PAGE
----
Developing – Customer Tests, Test Driven Development, Simple Design etc.
So lets look at some of the Agile
There is this one by Mike Cohn
The one I like and will explain
©David Harvey
Infact- This one is best
©David Harvey
XP: the one I like
By Kent Beck
XP and Scrum
Scrum teams typically
work in iterations
(called sprints) that are
from two weeks to one
month long.
Scrum product owner
prioritizes the product
backlog but the team
determines the
sequence in which they
will develop
XP teams typically work in
iterations that are one
or two weeks long.
XP teams work in a strict
priority order.
XP and Scrum
Scrum teams do not allow
changes into their
Scrum doesn't prescribe
any engineering
XP teams are much more
amenable to change
within their iterations.
XP prescribes engineering
practices, particularly
things like test-driven
development, the focus
on automated testing,
pair programming,
simple design,
Waiting till the last responsible
Individual Practices
Pair Programming
Continuous Integration
Test Driven Development
Is this Pair Programming?
Pair Programming
We help each other succeed. This practice comes
from XP.
Pair Programming
When you pair, one person codes—the driver. The other person is the
navigator, whose job is to think
The driver focuses on writing syntactically correct code.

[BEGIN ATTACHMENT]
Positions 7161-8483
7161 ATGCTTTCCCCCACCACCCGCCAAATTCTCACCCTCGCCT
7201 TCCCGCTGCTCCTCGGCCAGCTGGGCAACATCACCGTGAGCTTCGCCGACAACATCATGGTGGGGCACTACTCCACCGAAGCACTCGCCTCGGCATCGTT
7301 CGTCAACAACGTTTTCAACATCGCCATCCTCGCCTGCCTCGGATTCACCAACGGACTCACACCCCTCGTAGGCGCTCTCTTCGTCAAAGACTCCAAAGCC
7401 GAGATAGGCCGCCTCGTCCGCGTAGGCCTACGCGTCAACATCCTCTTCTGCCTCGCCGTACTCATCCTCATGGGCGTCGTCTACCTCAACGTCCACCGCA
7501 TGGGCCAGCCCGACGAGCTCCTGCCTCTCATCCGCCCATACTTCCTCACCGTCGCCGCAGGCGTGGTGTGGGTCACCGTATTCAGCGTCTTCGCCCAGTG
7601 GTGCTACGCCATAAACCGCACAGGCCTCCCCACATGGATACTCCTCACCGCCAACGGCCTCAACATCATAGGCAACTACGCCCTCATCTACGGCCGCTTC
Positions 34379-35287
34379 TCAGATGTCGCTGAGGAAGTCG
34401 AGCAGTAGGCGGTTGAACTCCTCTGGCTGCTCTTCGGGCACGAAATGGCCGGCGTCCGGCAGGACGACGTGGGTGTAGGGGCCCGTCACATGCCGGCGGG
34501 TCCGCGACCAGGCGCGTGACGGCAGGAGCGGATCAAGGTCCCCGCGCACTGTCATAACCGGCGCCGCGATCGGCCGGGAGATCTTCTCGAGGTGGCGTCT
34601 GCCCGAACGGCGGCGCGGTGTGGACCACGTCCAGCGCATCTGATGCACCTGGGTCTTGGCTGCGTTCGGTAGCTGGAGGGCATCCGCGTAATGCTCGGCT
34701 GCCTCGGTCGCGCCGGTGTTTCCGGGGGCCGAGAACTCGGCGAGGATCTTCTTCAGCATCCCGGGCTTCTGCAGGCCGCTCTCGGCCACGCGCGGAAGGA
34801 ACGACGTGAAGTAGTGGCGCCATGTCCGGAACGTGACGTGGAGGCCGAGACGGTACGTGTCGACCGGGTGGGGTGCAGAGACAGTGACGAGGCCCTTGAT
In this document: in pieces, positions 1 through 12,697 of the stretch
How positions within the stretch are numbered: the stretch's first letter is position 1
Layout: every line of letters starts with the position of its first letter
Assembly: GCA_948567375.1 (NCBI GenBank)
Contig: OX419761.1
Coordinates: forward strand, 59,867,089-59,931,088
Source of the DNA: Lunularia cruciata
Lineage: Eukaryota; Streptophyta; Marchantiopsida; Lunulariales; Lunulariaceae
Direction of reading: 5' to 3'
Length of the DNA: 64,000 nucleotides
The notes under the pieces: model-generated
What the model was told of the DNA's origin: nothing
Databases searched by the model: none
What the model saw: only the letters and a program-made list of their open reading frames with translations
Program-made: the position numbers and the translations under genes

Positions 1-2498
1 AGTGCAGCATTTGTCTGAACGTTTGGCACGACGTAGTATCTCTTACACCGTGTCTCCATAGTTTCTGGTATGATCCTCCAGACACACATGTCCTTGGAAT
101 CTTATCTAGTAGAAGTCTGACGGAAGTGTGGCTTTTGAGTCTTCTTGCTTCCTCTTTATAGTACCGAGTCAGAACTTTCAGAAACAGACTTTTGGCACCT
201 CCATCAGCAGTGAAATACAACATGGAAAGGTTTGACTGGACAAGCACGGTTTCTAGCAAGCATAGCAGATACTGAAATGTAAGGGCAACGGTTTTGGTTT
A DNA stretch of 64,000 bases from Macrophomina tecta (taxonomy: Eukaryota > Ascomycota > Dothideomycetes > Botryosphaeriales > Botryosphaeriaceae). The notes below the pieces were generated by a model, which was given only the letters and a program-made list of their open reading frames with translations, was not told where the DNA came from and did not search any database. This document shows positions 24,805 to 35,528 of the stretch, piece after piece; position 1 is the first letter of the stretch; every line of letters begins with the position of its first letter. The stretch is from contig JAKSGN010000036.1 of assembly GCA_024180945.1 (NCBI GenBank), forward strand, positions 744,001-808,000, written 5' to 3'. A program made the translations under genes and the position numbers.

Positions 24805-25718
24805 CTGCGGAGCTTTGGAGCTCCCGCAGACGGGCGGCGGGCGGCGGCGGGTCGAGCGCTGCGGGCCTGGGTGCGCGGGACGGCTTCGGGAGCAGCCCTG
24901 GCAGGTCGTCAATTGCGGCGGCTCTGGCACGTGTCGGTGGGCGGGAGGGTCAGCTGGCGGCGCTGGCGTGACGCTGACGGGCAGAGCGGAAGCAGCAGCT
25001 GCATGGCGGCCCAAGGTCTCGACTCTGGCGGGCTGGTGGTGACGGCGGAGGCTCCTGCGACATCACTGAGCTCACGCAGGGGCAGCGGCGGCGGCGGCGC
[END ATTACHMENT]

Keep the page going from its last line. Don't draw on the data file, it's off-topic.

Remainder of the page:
The navigator sometimes works on understanding how the current
work fits in the over-all design and sometimes thinks of the next
Since we are trying to do simple design things are evolving the
developers require a lot of discipline and pair programming
enforces this.
This form of development is very resilient to external interruptions.
Above all it allows and forces individuals to collaborate and share
Pair Programming- Challenges
Pair programming can be uncomfortable in the
beginning, especially if you are not used to
Comfort needs repeating.
Communication issues.
Organizational buy-in - Isn’t it more expensive?
Continuous Integration
We keep our code ready to ship.
At heart this is stop the line culture from TPS.
Continuous Integration
The ultimate goal of continuous integration is to be able to deploy all code.
Although you won’t release in the middle of a sprint, the point is to be